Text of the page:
Pakistani, Indian lawmakers propose far-reaching CBMs
NEW DELHI: Ahead of External Affairs Minister S.M. Krishna’s visit to Islamabad, parliamentarians of India and Pakistan on Friday recommended a clutch of radical confidence-building measures, including allowing travel by citizens across the border in their own vehicles and visa-free access for educationists and senior citizens.
The Pakistani parliamentary delegation held two days of intense discussions with Indian MPs led by Yashwant Sinha, senior Bharatiya Janata Party leader and a former foreign minister, and Congress party’s Mani Shankar Aiyar.
At the end of the discussions, the fourth India-Pakistan Parliamentarians Dialogue unveiled a slew of recommendations to expand people-to-people contacts and bolster strategic trust between the two neighbours.
Releasing the joint statement, Sinha said the meeting was held in an “extremely cordial” atmosphere and all issues having a bearing on the India-Pakistan relations were discussed.
“The feeling among people of both countries is of friendship and peace… it is quite clear that people of the two countries want to live in peace and prosper together,” he said.
The two-day dialogue focused on easing travel and trade and to create better mutual understanding to improve bilateral ties.
The MPs suggested that India and Pakistan should allow each other’s citizens to travel across the border in their own vehicles and discontinue the practice of police reporting to avoid undue harassment. They recommended visa-free access for educationists and senior citizens.
The MPs also recommended that both governments remove the ban/blockage on showing each other’s news and entertainment channels and pitched for greater exchange of artistes and media persons.
They urged the two governments to spur the implementation of the agreements relating to trade and accelerate the process of finalisation of trade in energy-related products.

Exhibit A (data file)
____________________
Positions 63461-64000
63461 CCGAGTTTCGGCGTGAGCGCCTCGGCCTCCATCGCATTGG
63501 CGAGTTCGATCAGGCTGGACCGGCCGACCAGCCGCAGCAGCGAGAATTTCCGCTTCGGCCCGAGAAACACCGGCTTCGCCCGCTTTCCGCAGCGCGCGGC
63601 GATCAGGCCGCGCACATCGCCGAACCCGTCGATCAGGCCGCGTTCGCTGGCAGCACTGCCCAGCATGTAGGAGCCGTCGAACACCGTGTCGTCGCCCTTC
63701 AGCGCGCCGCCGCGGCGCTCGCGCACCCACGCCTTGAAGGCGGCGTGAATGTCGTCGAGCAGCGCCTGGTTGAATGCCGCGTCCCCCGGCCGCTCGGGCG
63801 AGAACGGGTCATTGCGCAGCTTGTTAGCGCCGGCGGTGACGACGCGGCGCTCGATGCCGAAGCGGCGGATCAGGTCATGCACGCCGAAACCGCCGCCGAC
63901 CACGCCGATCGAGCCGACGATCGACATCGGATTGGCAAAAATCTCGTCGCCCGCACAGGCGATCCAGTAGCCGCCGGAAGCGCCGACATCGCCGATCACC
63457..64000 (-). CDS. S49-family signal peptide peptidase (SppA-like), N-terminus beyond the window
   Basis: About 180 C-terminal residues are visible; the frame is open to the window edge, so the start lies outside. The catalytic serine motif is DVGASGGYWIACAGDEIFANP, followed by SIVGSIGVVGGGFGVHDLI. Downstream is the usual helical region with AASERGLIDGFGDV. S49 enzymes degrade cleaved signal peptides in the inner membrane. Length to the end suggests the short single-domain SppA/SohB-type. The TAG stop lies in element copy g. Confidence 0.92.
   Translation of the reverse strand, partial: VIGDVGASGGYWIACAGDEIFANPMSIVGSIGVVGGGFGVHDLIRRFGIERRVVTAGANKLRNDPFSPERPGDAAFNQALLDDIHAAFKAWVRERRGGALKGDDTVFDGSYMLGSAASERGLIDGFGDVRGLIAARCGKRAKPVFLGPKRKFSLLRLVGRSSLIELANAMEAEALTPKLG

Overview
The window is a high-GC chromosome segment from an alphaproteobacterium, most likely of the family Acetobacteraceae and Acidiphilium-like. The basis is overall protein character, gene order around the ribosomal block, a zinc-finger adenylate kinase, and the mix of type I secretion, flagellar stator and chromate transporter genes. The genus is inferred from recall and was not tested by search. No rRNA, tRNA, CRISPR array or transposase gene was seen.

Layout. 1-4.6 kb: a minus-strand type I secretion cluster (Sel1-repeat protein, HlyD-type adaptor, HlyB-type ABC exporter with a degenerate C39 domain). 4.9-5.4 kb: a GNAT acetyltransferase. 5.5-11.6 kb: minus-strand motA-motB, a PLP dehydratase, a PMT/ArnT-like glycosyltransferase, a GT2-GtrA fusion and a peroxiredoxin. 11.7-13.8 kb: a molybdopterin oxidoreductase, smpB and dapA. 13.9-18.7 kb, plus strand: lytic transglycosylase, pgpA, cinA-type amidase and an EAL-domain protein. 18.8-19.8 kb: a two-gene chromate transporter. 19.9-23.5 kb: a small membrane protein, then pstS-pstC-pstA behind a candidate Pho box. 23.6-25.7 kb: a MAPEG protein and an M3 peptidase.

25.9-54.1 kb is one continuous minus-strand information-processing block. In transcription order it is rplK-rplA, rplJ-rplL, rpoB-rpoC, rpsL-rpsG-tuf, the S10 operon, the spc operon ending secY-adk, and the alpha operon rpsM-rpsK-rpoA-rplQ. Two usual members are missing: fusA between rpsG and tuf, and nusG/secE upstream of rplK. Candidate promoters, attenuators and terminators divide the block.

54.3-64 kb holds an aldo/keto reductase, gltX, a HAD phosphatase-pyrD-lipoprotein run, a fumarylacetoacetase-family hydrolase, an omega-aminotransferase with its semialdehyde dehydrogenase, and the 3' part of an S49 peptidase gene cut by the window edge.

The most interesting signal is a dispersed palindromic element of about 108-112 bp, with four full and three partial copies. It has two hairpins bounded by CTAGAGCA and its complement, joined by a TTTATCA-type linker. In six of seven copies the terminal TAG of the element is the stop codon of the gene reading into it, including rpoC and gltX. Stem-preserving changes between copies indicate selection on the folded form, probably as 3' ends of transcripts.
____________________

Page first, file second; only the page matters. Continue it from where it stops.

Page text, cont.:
Pakistan would respond positively if India provided evidence to it to support allegations that elements based on the Pakistani soil uploaded inflammatory content on websites on Assam violence, Member of National Assembly Khurram Dastagir Khan told reporters.
“If the hate mails are generated or not generated (in Pakistan), it emphasises the reasons why we are here in India as we are here to create a positive atmosphere,” he remarked.
He was reacting to a question on allegations made by India’s Home Secretary R.K. Singh that the home ministry had identified over 100 websites on which morphed images were posted from Pakistan to whip up communal tension in India.
Responding to questions about Hindus from Pakistan crossing over to India due to alleged ill-treatment, Mr Khan said: “As far as we know, no Pakistani Hindu has so far applied for political asylum (here). The government is dealing with it and the Supreme Court has also taken note of it.”
The MPs welcomed the forthcoming meeting between the foreign ministers of India and Pakistan in Islamabad on Sept 7-9 to review the second round of the resumed dialogue. They urged the two governments to sign the proposed liberal visa regime agreement at the meeting between the foreign ministers.
They also underlined that health-related travel and religious tourism in both countries must be facilitated as a priority by both countries. They observed that the time was ripe to resolve longstanding disputes such as Siachen and Sir Creek.
The parliamentarians also recommended an immediate release of prisoners who have completed their term and humanitarian treatment of fishermen and others who inadvertently cross into the territory or territorial waters of the other country.
By arrangement with the Times of India